It should Ibe appreciated that the -arrangement of this and other figures may readily be modified to include the graphitization step, or conversely that the arrangements of figures which include the graphitization stepmay readily be altered to delete this step.
FIGURE 7 also shows |an arrangement for producing baked carbon tubes, Ibut with an electrical arrangement different from that shown in FIG. 6. In a sense, the current goes from the transformer [coil to two upstream bake power contacts, i.e. conductor portion 29 of the mandrel, and power conta-ct 14, which are each tapped at different points on transformer coil 13 and hence at different voltages, then through the green, intermediary 'and baked carbonaceous mass, 'and finally back through power contact 2S to the opposite end of the transformer coil. Insulation 34 is employed in suitable areas, such as shown in the drawing, for lbest current control. Power contact 28 exerts the back pressure. The current path is lpartially transverse (through the green mass between the power. lcontact 14 and the conductor portion 29 of the mandrel) land 'mostly axial through the mass to power contact 28.
FIGURE 8 illustrates an apparatus arrangement which is approximately the same as that shown in FIG. 7 with the exception that no upstream external bake power con- 9 tact such as 14 of FIG. 7 is employed. The system employs .an energized mandrel (at 29) land a substantially axial electrical circuit running from transformer coil 13 to the mandrel at 29, through the green, intermediary and baked carbonaceous mass, 6 to 8, to downstream bake power contact 28 and then back to transformer 13.
FIGURE 9 illustrates an apparatus arrangement which also is approximately the same as that shown in FIG. 7 with the exception that no downstream bake power contact is employed. The current path is primarily transverse or radial rather than axial `and runs through the carbonaceous mass between the mandrel at 29 and power cont-act 14, each Aof which are energized by connections to transformer 13. Clamp 28 applies the necessary back pressure, but, unlike the electrical arrangements of FIGS. 7 and 8, it is not energized.
FIGURES 10, 10a and 10b, illustrate different green power contact electrical arrangements which may be resorted to when carrying out the baking phase of the process, lall 4of which arrangements are Within the scope of the invention. The arrangements lmay be employed when both baking and graphitizing, or when baking only. FIG- URES 10a and 10b are taken across the line 10a-10a of FIG. l0, and these figures also show alternate transformer arrangements. In FIG. lOa three curved segments 14 and an auxiliary, three-phase transformer system 13a, 13b and 13C are employed; and in FIG. 10b, two linear contacts 14. The cross-section shown in FIGURE 10b assumes, of course, that extrusion die members 3 and 4 (see FIG. 1) a-re so shaped as to result in a rectangular crosssectioned rod, while the cross-section shown in FIGURE 10a assumes that die members 3 and 4 are so shaped as to produce cylindrical rods. Insulators 34 are employed to separate and support the power segments. In both cases, the current path is from transformer coil 13 (in the case of FIGURE 10a from coils 13a, 13b and 13C), then through power contacts 14 (part of the current path here is transversely through the stock), then axially through the green, intermediary and baker mass, then back through power contact(s) 22 (which also applies the back pressure to the baked rigid mass) and then finally back to the terminal B.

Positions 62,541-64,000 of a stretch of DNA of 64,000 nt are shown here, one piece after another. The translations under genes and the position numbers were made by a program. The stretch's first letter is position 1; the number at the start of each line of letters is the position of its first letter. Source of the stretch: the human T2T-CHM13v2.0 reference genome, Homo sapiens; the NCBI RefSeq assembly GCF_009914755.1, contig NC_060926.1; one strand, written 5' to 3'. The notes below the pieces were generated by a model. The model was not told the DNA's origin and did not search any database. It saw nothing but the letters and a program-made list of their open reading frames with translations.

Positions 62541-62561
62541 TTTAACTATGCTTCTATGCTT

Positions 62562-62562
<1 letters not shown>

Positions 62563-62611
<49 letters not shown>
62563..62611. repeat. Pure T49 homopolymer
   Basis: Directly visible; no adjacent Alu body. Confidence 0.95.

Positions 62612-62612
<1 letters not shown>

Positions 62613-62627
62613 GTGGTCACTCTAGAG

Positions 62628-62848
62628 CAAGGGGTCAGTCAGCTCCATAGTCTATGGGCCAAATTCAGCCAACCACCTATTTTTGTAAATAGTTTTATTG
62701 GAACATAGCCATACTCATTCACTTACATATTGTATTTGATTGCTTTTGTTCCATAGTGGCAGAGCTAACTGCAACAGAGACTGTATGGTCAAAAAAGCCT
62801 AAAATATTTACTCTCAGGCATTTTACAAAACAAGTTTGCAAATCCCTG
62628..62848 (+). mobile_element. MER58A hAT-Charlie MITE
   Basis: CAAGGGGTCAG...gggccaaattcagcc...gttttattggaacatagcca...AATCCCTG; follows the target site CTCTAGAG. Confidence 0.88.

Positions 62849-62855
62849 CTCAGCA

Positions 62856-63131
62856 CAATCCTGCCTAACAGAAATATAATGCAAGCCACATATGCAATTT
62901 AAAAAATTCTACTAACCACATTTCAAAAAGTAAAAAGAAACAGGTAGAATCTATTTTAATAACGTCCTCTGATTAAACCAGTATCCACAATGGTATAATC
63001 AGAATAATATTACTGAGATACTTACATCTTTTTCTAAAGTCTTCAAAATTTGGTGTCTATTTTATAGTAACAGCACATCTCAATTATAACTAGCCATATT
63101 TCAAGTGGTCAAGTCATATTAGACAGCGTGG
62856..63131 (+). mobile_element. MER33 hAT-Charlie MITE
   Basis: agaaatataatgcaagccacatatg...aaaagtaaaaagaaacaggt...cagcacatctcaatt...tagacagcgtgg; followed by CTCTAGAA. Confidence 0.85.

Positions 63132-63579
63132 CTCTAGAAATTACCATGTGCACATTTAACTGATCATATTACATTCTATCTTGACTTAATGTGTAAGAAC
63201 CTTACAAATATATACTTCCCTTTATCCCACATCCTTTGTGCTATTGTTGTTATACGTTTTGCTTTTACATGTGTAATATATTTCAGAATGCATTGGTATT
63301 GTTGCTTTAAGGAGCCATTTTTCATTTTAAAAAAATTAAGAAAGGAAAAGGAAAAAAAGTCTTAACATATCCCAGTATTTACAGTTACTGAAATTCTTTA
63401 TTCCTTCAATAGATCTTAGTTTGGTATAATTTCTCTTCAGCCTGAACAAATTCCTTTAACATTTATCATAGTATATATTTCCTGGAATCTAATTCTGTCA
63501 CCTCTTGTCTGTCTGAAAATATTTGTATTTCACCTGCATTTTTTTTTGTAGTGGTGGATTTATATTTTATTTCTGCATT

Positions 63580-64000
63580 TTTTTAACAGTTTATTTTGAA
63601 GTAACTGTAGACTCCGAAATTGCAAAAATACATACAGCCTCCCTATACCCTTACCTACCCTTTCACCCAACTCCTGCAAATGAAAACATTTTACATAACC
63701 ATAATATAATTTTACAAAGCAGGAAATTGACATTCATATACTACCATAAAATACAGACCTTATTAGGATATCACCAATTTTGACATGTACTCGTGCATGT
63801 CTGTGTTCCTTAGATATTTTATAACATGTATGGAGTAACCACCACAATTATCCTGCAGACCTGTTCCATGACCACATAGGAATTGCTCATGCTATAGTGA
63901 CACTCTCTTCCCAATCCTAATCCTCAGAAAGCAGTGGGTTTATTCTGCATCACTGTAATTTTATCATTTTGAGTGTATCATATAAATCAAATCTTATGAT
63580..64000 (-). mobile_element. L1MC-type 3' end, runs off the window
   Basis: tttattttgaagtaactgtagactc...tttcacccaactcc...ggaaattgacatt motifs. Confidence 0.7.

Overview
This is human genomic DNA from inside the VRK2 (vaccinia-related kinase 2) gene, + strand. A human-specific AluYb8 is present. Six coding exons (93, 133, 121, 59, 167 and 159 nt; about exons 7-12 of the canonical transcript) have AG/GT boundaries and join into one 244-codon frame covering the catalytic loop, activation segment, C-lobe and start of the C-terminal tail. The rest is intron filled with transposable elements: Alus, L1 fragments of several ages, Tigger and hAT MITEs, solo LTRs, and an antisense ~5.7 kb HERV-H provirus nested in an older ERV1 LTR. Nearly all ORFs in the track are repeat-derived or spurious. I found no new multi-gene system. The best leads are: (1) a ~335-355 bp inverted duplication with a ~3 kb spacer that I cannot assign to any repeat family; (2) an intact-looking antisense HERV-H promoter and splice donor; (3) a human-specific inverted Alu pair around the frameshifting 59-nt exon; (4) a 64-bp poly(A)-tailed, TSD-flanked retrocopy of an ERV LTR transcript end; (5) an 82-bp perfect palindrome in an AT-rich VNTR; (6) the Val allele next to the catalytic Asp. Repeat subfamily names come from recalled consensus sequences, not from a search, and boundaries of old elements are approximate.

FIGURES 1l, lla, 1lb and llc are similar to FIG- URES lO, 10a and 10b, but have `different electrical arrangements. In these figures the currents are essentially radial or transverse with respect to the stock being heattreated rather than axial, and it will be noticed that contact(s) 22 are not connected to transformer coil(s) 35, or, in the case of FIG. 11b, to 35a, 35h and 35C.
FIGURE 12 corresponds -to FIG. 3 and shows an arrangement for controlling our-rents which are fed through the carbonaceous material being heat-treated. Variable rheostats 42, 43, 44 `and 4S control the amount of current fed into power contact segments 14a, 14b, 14C and 14d (of FIG. 12a which is taken along line 12u-12a of FIG. l2), which segments, in turn, contact the periphery of the stock and control the current applied to same at any given portion. It should Ibe appreciated that the number of segments employed, and their shape, are variable. For example they might be three in number or eight in number, or they might be curved or rectangular, depending upon the particular stock size and configuration, etc. Electrical insulators 47, such as shown in FIG. 12a, are employed to separate the power segments. Temperature recording means suitably located are employed in order to measure the temperatures of the mass in given areas, so that indicated needed current increases or decreases can be effected, when required, for uniform thermal treatment of the stock.
By proper and varied placement and utilization of insulators, peripheral support and defining members, mandrels and extrusion dies, etc., the carbonaceous mass which is heat-treated may be produced having .almost any desired cross-section. It may have the re gularl cross-sectional shapes already referred to, such as circular, annular CII square, land rectangular; or it may have ione of the 4irregular cross-sectional shapes illustrated in FIGURES 13, 14, 15 and 16. It may even be lsubdivided into a plurality of extruded and heat-treated slabs such as illustrated in FIGURE 17.